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February 15, 2018

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Tottenham proves ‘Spursy’ tag no longer applies

There is an old cliche that has followed Tottenham Hotspur around pretty much since the club’s glory days in the 1960s.

A bit “Spursy” is the expression that has often summed up its football, meaning style without substance. Harsh or otherwise, the perception was that Tottenham could not be relied upon under pressure.

Seven years ago, when the north London club reached the UEFA Champions League knockout phase at the first attempt under then manager Harry Redknapp, it went to Jose Mourinho’s Real Madrid in the quarterfinal first leg and lost 0-4.

Memories of that chastening defeat came to the fore when Juventus striker Gonzalo Higuain, part of that 2011 Madrid squad, scored twice in the opening nine minutes at the Allianz Stadium on Tuesday as the Italians seized control of the last 16 tie.

What followed was 80 minutes of near-total domination by Mauricio Pochettino’s Spurs side as they stormed back to earn a 2-2 draw with goals by Harry Kane and Christian Eriksen.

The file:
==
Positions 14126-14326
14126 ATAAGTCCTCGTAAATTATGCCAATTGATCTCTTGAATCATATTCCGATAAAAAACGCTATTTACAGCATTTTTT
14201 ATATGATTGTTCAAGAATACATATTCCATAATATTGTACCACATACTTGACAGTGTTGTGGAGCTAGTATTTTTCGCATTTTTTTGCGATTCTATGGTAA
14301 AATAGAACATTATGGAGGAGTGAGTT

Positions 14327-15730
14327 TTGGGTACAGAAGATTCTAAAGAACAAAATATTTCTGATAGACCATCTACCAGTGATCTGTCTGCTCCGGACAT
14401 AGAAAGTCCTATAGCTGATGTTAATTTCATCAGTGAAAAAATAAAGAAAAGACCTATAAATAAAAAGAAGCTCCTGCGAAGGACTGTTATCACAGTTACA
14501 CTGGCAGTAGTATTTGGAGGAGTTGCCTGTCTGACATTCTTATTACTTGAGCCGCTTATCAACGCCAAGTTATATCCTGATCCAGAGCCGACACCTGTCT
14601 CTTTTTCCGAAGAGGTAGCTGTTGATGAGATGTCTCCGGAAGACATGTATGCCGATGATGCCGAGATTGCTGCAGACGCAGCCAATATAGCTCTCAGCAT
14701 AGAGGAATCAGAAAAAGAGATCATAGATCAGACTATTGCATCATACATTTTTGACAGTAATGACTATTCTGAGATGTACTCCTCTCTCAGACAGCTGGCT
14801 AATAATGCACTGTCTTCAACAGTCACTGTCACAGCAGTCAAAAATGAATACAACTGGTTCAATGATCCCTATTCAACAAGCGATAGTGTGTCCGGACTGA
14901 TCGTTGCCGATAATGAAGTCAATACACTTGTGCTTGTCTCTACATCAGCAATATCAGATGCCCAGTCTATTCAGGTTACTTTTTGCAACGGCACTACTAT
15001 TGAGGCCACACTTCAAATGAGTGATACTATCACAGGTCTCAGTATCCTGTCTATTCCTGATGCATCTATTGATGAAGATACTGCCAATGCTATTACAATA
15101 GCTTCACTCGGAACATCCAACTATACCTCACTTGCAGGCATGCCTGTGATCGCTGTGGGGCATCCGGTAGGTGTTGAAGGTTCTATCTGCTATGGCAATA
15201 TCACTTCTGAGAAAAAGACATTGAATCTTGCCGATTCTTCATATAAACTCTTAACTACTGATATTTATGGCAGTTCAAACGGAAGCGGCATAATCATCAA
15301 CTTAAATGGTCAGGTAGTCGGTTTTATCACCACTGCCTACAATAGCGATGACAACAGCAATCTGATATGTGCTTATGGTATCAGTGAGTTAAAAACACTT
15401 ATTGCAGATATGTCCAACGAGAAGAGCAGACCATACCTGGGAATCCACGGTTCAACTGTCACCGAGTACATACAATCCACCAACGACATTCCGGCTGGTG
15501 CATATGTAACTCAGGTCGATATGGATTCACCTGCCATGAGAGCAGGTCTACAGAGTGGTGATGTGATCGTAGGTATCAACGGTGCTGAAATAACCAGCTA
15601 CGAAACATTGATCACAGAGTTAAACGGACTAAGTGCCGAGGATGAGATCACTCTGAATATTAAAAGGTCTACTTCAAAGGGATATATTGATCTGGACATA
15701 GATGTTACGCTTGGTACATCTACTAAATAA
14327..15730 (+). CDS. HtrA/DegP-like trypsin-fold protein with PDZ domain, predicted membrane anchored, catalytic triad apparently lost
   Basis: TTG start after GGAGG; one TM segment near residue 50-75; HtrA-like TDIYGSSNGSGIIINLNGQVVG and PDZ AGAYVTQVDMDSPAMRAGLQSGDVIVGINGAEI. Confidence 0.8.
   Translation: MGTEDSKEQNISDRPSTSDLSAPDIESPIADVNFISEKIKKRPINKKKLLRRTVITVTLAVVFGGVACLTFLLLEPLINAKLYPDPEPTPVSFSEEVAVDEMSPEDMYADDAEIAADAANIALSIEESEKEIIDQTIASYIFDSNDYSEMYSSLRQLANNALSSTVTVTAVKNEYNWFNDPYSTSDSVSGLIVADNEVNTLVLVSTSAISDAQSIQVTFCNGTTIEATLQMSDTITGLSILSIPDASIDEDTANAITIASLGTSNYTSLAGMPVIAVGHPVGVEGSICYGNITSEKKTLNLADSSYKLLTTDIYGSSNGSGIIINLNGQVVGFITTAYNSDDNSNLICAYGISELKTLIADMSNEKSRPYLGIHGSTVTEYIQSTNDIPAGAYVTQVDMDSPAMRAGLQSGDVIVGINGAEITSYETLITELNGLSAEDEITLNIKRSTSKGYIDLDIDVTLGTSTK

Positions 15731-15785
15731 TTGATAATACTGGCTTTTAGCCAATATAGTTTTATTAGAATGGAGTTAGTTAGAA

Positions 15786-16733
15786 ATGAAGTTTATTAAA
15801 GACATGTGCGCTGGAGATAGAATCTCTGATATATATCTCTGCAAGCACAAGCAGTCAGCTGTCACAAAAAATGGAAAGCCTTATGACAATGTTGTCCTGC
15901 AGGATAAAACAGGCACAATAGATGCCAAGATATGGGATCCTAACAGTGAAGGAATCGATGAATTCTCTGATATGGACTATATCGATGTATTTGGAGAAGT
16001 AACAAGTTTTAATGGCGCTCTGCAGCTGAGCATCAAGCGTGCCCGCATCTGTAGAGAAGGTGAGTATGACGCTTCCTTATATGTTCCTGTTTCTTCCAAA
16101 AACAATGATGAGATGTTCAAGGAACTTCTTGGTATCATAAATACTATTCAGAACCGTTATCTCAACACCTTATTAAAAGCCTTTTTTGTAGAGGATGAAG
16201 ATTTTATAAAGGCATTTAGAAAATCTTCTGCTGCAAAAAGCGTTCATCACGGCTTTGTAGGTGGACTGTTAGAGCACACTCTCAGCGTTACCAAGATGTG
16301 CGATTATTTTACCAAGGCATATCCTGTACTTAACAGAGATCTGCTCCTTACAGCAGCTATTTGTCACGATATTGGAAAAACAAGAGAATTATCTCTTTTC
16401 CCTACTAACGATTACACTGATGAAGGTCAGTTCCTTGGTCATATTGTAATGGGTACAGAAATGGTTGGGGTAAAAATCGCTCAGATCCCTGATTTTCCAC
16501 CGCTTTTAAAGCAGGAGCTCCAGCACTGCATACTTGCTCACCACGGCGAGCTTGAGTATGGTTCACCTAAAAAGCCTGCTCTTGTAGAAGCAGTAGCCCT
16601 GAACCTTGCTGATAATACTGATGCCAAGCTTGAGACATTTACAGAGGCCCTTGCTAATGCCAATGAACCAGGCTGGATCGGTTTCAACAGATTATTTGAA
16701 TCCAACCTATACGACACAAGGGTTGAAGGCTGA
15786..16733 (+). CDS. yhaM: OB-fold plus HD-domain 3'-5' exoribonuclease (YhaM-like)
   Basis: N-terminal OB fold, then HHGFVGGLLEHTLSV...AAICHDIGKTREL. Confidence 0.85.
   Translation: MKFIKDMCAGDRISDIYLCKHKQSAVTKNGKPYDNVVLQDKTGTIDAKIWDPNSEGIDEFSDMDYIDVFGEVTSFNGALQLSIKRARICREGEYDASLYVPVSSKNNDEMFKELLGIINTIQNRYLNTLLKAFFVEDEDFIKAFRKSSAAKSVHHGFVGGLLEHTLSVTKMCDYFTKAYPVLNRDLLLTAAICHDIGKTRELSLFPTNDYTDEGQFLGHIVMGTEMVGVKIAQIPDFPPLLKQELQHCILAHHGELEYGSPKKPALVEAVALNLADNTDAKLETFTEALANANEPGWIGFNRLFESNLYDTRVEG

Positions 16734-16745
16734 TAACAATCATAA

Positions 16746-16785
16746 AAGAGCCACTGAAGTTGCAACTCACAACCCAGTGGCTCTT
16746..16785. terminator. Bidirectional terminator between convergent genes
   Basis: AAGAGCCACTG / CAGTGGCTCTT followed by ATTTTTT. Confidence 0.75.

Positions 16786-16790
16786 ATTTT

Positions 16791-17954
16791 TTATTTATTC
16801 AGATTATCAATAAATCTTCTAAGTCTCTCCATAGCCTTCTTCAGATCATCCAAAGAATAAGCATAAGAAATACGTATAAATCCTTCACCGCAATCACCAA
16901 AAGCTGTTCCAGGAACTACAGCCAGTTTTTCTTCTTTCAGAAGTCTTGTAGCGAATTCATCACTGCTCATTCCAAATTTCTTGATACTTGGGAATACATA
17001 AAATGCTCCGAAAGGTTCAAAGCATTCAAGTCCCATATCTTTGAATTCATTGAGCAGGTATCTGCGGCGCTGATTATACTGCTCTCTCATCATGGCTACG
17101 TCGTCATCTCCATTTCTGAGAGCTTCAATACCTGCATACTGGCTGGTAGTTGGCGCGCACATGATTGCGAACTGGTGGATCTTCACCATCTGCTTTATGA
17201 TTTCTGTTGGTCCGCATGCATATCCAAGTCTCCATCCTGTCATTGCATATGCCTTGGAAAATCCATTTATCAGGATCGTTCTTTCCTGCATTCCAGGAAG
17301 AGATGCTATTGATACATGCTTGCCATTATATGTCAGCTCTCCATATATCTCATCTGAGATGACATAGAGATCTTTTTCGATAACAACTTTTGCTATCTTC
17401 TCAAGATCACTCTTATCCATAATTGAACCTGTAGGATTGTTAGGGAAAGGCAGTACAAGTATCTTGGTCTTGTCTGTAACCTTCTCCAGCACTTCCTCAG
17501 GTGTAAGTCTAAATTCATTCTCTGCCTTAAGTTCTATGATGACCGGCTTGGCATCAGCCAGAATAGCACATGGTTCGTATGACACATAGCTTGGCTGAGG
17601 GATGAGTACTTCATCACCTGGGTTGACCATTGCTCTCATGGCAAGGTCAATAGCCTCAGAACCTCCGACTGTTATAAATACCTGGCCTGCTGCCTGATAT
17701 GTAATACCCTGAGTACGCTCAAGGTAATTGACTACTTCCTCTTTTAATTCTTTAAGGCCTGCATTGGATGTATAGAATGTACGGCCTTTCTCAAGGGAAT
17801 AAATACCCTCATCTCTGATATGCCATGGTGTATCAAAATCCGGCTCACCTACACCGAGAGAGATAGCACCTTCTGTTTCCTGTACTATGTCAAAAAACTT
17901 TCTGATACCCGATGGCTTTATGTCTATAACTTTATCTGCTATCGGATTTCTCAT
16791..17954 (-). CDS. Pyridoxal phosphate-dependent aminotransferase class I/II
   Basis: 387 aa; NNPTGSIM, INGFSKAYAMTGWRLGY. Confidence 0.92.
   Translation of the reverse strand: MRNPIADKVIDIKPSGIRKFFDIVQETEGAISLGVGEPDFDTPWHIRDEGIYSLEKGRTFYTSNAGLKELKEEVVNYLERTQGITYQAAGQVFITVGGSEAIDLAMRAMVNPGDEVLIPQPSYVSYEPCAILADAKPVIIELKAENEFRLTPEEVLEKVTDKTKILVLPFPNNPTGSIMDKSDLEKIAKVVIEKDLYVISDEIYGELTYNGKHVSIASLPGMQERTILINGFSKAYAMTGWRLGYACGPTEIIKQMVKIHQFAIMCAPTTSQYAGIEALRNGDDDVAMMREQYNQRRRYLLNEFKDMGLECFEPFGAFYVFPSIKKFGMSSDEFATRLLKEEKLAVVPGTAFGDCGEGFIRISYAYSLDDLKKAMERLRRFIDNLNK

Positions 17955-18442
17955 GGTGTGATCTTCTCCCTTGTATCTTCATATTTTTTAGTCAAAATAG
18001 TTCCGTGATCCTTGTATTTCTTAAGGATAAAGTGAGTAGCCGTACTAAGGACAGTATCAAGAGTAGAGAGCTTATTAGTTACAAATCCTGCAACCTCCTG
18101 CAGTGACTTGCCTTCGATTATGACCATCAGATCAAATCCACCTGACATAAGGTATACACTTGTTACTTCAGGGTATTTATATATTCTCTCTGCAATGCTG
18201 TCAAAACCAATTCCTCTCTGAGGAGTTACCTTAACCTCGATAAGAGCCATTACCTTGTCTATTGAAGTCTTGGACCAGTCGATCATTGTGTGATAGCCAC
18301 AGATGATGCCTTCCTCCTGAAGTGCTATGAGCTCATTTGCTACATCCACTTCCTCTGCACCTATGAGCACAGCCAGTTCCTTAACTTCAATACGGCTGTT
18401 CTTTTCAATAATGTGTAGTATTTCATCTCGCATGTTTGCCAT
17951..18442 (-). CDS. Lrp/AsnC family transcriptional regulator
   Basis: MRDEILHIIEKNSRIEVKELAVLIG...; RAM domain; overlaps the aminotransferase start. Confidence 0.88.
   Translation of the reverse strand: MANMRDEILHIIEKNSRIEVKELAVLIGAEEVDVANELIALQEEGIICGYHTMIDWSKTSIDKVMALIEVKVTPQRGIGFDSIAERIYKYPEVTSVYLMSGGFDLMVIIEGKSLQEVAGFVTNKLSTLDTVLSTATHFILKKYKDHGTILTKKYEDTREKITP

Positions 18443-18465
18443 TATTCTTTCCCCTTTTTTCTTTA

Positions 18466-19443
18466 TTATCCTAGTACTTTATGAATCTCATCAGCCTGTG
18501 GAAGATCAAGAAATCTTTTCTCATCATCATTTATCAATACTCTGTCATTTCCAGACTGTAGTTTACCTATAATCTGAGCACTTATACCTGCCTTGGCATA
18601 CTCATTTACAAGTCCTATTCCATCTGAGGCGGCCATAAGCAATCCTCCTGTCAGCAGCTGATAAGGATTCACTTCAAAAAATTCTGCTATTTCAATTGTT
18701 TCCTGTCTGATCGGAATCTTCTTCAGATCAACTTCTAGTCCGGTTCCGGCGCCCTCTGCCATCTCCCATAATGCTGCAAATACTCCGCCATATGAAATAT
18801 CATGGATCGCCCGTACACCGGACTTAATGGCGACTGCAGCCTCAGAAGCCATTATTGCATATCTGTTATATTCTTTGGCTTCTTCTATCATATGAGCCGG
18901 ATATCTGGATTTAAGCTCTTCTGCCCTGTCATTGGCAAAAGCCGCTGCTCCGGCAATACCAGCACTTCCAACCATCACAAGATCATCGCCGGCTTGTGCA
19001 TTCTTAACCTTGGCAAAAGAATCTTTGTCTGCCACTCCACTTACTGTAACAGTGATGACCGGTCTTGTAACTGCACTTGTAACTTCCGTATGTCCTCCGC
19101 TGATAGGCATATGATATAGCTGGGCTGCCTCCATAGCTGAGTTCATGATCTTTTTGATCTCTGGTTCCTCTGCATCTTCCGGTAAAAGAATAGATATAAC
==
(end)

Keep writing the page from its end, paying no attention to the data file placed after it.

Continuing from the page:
This was a Juve side featuring seven starters from last year’s final, who had conceded one goal in their previous 16 matches in all competitions and who had never let slip a two-goal lead since moving to their new stadium in 2011.

The measured way Tottenham pushed Juventus deeper and deeper sucked the life out of the Serie A side and silenced its fans.

It was all very “un-Spursy”.

While admirable, Tottenham’s quarterfinal run in 2010-11 was built very much around Gareth Bale and Luca Modric — the only two players who would get into the current Spurs starting side.

Pochettino has assembled a team with no obvious weaknesses and world-class back-up on the bench to boot.

In the likes of goal machine Kane, cultured defender Jan Vertonghen, keeper Hugo Lloris, Mousa Dembele and Eriksen, Son Heung-min and Toby Alderweireld he boasts players with the big game mentality.

Tottenham has not lost since a 1-4 defeat to Manchester City in the league on December 16. In its last four matches it has beaten Manchester United, drawn 2-2 at Liverpool, outplayed Arsenal at home and on Tuesday rocked Juventus with arguably its best away performance in Europe under Pochettino.

Add in a 1-1 draw in the Bernabeu against holder Real in the group phase and a 3-1 home rout of the Spaniards, plus home-and-away defeats of Borussia Dortmund and with good reason the London club is now being taken seriously.


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